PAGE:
It may sound far-fetched now, but it sure didn't back then.
posted by clevershark at 12:01 PM on September 3, 2003


Certainly not better to have them torn apart, and no, it's not farfetched, but considering the way the government treated less-well-connected swarthy people in the wake of 9-11, "protective custody" might have been another option.

The story gives me a tummyache too.
posted by adamrice at 12:05 PM on September 3, 2003


Meanwhile, Newsweek reports that Osama is alive and well in Afghanistan's Kunar province, holding summits and making plans to use biological weapons.
posted by homunculus at 12:08 PM on September 3, 2003


I always saw Bush as personally harmless, regardless of his nefarious connections and comrades, sort of a well-meaning if misled clown type. But now with this story--and more profoundly with resepct to his obvious stonewalling of the 9/11 investigation and his usppression of the portion of the reports that deal with Saudi involvement--it seems possible that he is somewhat of the monster that he is made out to be.

One can brainstorm good reasons to have secretly ferried away the bin Ladens, but then why lie about it?
posted by Ignatius J. Reilly at 12:22 PM on September 3, 2003


Somebody's lying. Has that ever happened before with this administration?

It happens with every administration. All the way back to George Washington.
Q: How do you know a politician is lying to you?
A: Their mouth is open and words are coming out.
posted by a3matrix at 12:23 PM on September 3, 2003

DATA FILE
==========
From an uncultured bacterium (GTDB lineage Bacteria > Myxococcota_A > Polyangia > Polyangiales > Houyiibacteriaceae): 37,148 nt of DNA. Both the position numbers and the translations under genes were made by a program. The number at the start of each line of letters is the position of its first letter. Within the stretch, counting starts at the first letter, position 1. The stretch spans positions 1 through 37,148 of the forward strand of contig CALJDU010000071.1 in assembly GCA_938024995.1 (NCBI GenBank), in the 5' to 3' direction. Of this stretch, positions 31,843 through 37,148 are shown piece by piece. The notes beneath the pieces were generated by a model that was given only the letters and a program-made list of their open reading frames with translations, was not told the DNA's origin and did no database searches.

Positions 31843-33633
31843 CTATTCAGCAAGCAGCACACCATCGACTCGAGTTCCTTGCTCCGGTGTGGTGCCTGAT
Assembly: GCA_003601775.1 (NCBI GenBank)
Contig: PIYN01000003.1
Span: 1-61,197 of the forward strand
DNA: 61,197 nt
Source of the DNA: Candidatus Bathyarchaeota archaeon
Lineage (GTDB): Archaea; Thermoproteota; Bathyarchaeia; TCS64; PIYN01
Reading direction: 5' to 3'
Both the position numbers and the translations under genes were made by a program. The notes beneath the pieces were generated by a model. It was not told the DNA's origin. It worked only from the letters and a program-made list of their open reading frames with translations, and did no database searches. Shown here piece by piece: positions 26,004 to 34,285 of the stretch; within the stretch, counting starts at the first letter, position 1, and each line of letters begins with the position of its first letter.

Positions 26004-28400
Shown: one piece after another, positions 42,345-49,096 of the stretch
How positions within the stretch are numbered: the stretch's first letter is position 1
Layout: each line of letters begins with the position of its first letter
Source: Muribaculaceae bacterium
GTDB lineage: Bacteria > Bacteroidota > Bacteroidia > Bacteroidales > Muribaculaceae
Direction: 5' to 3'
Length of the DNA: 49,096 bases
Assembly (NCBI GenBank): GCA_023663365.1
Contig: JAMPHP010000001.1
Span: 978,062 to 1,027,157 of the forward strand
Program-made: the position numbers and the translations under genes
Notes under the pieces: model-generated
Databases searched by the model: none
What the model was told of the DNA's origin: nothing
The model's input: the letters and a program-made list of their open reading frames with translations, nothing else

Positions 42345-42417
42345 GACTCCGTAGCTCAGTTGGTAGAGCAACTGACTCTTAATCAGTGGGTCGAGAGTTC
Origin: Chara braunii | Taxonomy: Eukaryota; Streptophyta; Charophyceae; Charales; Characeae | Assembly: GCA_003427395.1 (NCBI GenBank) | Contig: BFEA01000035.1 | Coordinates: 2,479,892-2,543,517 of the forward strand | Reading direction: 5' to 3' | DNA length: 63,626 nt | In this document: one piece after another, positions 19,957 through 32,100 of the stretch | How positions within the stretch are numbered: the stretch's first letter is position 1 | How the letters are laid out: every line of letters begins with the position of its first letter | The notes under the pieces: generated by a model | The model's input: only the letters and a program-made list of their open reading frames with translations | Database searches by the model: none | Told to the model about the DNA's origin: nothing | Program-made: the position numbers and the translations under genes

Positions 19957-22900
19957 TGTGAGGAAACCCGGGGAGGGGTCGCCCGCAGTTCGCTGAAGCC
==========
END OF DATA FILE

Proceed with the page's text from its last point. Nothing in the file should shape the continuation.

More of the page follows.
a3matrix, you've made it abundantly clear in the past that you think it's OK for your leaders to lie to you--just because others have done so in the past. Some of us disagree.
posted by jpoulos at 12:52 PM on September 3, 2003


Or is Snopes not the ultimate arbiter of everything?

To steal from that other thread back then, motherfuckingDUH.

Just like Spinsanity and the like, sites that "reveal the truth" about something aren't the determining factor- their sources are. Snopes doesn't just say that a rumor's untrue; they link to the stories that disprove the rumor. As I said before, Snopes last linked to a story disproving the rumor a year ago. This story is dated by a few days. Who's disproving who?
posted by XQUZYPHYR at 12:55 PM on September 3, 2003


Dale Watson, the FBI's former head of counter-terrorism, said the Saudis "were not subject to serious interviews or interrogations".

It is beyond belief to me that they were all allowed to leave without lengthy questioning. What is up with that? It raises more serious questions about who knew what when and who is in bed with whom.
posted by wsg at 1:00 PM on September 3, 2003


Isn't the connection between the Bush and Bin Laden families old news?
Who funded Harken?
posted by ahimsakid at 1:06 PM on September 3, 2003


well, snopes says "this departure didn't take place during the FAA-imposed ban on air travel in the US. The two flights in question took wing on September 18 and 19, days after the ban on air travel was lifted."

that article is nothing new at all. i'm a tom tomorrow and al franken reading lefty, and i am not a bush fan. i just don't think that THIS is the scandal that it has been made out to be.

the snopes page was last updated 9/03/2003.
posted by th3ph17 at 1:25 PM on September 3, 2003